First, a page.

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  1. Jackie A Cassell, Editor in Chief
  1. E-mail: j.cassell{at}

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As we go to press, life feels very uncertain for many of our readers. The USA awaits the outcome of a presidential election in which one of the candidates promises a punitive and intolerant approach to the health consequences of migration and diaspora. In the UK, where the majority of our print subscribers are based – the seasons celebrated by the thump of STI journal on the doormat – our new government is widely seen as promoting xenophobia, even racism. And Syria burns.

It is at times like this it is important to remember the special place of venereology - now genitourinary medicine or sexual health - and its origins amidst the wreckage of war and migration.13

I recently visited a relative having a rough post-operative ride, and chatted to the physician checking her over. He asked what I specialised in, and when I told him he visibly shuddered. It's a while since I last met with a reaction like this from a colleague, and it reminded me of how important it is to tell our colleagues and the public about the value of our work. When I first started in genitourinary medicine as a clinical assistant, my consultant Dr Stephen Tchamouroff warned me that while people would thank a cardiologist at parties for operating on themselfor their aunt or father, no such thanks could be offered for treating their gonorrhoea. Our speciality emerged out of concern at the effects of syphilis and gonorrhoea on the war effort, at a time when the maimed sufferers of tertiary syphilis filled the mental asylums which would only begin to empty after the advent of penicillin. Venereal diseases were heavily stigmatised and carefully concealed while contemporary art and literature are shot through with the fear they evoked.

Migration, displacement by war or natural catastrophe, yearning to join family or beloved and for a better life – all these are and will always be at the heart of human experience. International aid efforts focus on nutrition, the care of life-threatening disease and (sometimes and where possible) HIV and STI prevention. The job of the STI clinician is of course to develop and support preventive and treatment services, many of which nowdays can be simple, cheap and even online. Our duty is also to provide a place of refuge and light for those whose journey through life has made them more vulnerable.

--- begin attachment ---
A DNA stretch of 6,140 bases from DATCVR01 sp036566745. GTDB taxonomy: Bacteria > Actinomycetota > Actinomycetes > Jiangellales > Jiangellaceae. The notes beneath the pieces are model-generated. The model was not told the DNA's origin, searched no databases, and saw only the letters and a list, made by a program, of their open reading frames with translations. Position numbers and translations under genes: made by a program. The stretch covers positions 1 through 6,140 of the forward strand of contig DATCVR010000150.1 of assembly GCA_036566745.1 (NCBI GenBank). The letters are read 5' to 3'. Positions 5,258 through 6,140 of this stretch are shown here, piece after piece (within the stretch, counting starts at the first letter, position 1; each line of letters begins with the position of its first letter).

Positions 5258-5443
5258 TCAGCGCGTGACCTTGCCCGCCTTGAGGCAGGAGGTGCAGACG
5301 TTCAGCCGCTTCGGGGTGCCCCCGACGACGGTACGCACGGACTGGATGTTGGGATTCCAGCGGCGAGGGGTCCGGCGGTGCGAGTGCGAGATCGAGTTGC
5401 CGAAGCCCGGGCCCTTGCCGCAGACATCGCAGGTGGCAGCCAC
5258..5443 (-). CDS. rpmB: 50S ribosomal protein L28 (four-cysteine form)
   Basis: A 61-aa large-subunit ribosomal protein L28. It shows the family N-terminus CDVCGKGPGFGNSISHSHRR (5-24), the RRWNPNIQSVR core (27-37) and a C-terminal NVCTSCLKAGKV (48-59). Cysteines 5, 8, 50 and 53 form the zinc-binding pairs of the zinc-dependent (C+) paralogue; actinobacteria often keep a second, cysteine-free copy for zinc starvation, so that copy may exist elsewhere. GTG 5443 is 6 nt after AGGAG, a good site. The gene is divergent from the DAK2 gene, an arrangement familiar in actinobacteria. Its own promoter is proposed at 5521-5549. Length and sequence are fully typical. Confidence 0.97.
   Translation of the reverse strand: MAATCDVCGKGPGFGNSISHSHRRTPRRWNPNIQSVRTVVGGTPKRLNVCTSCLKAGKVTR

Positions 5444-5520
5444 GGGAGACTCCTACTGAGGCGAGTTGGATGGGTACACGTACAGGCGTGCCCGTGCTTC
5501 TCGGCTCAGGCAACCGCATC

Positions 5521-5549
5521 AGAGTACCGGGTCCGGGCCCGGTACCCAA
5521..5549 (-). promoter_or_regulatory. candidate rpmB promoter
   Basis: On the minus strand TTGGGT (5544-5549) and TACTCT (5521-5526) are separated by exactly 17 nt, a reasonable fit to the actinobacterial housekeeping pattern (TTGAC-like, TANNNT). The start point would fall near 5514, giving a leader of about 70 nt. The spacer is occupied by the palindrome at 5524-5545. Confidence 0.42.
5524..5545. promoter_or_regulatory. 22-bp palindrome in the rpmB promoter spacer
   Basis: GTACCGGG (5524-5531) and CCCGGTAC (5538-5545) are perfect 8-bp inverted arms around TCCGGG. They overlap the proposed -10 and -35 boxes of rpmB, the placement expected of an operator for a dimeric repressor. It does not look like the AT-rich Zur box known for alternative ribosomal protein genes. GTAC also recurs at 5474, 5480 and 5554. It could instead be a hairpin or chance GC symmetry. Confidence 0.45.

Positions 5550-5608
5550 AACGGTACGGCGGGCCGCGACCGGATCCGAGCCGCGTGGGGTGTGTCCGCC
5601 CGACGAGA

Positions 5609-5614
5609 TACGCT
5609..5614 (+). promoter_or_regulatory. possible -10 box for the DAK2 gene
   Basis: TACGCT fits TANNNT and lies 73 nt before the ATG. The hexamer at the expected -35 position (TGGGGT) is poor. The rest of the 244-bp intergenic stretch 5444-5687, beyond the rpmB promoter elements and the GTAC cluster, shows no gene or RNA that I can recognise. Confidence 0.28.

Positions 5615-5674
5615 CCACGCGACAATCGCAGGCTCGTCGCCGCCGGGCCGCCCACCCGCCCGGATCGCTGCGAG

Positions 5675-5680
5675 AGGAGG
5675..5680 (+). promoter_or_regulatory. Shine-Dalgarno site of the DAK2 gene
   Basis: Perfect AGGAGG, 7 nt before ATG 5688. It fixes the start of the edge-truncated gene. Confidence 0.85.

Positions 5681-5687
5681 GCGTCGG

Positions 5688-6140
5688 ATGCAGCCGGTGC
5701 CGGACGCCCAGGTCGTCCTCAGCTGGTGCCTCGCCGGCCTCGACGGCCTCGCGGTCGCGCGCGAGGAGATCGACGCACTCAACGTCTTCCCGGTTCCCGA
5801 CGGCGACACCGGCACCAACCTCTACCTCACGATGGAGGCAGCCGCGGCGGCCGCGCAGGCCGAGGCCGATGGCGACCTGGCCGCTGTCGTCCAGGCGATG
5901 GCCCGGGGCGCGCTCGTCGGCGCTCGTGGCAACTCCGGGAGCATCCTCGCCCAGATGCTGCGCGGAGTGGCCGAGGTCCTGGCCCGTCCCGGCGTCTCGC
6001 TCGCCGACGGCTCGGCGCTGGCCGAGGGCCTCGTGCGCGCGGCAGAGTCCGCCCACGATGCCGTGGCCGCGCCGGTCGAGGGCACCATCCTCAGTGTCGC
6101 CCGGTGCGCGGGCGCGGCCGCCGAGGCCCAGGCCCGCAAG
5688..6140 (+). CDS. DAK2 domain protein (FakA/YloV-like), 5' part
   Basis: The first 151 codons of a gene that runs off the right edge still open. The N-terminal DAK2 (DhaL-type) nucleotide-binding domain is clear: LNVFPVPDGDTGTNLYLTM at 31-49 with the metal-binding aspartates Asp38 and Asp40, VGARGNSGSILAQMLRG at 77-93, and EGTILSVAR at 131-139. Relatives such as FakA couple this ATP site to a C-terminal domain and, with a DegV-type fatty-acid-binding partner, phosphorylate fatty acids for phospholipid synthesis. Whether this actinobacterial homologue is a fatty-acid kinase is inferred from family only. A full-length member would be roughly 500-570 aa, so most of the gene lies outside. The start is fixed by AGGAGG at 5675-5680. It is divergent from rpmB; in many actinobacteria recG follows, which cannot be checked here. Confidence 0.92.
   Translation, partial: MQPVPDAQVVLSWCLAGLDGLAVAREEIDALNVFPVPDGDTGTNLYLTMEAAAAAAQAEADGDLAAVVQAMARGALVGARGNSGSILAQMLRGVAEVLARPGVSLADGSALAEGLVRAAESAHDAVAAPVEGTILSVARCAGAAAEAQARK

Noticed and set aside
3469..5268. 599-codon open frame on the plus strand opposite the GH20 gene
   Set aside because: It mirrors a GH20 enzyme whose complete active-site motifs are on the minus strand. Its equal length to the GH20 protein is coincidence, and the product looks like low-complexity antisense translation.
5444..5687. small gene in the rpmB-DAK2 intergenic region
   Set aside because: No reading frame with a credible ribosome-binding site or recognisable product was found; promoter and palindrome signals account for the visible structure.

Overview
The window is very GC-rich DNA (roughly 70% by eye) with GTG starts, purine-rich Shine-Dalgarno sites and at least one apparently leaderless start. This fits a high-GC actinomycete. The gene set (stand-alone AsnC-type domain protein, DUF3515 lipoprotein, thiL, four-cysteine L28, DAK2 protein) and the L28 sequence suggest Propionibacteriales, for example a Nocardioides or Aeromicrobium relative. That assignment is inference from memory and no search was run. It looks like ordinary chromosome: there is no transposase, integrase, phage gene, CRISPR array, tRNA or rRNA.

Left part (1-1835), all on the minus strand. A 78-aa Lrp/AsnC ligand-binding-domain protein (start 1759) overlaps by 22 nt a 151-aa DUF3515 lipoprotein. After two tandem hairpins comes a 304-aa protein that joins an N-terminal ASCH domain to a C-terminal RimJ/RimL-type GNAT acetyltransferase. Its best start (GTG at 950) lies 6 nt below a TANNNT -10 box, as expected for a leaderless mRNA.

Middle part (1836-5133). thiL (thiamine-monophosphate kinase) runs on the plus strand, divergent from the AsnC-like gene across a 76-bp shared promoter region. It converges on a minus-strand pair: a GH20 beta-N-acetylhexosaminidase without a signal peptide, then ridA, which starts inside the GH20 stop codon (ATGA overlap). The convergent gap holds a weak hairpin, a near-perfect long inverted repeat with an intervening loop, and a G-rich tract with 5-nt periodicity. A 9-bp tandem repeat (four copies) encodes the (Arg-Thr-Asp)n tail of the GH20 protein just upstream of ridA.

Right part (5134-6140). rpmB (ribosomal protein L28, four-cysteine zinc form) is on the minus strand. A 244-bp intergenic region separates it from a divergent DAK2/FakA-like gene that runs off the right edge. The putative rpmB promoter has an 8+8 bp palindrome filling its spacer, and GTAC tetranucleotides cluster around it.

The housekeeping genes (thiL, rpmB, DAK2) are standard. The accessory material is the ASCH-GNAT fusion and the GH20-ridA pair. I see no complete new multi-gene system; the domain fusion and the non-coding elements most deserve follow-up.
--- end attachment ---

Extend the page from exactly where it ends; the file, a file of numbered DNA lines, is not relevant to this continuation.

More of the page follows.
Over the coming year, we will be publishing with BASHH a print and online series to celebrate the centenary of venereology in the UK. Much has changed in the UK since 2017. Congenital syphilis is now a rare disease, antibiotics have revolutionized the treatment of gonorrhoea (for the time being), and HIV is currently treatable chronic condition once diagnosed. Yet as the world's most international STI journal, every issue we publish shows us that the vulnerabilities which created our speciality remain, and are often increasing, across the world. How can displaced women protect themselves against STI and HIV with condoms? Logie and colleagues address this question in a Haitian study.4 How do minority ethnic groups access HIV care? This is explored by Nadol.5 How do different groups of sex workers protect themselves.6 Can we reduce the huge toll of congenital syphilis, and how?7 It's true that recent communication technologies provide genuinely new challenges in prevention and surveillance.8 ,9 New technologies for transferring gender have created novel patterns of risk10 ,11 and clinical manifestations.12 Novel diagnostic technologies and the discovery of new microbes really do change the landscape.13 ,14 The science has changed, and new technologies such as HPV make a real difference to prevention that will transform the clinical landscape.

But as the political landscape darkens, we must remember who we are and where we came from. We must continue to stand up for global populations vulnerable to STIs and HIV, even as our political leaders create ignorance and fear.


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  • Competing interests None.

  • Provenance and peer review Commissioned, not peer reviewed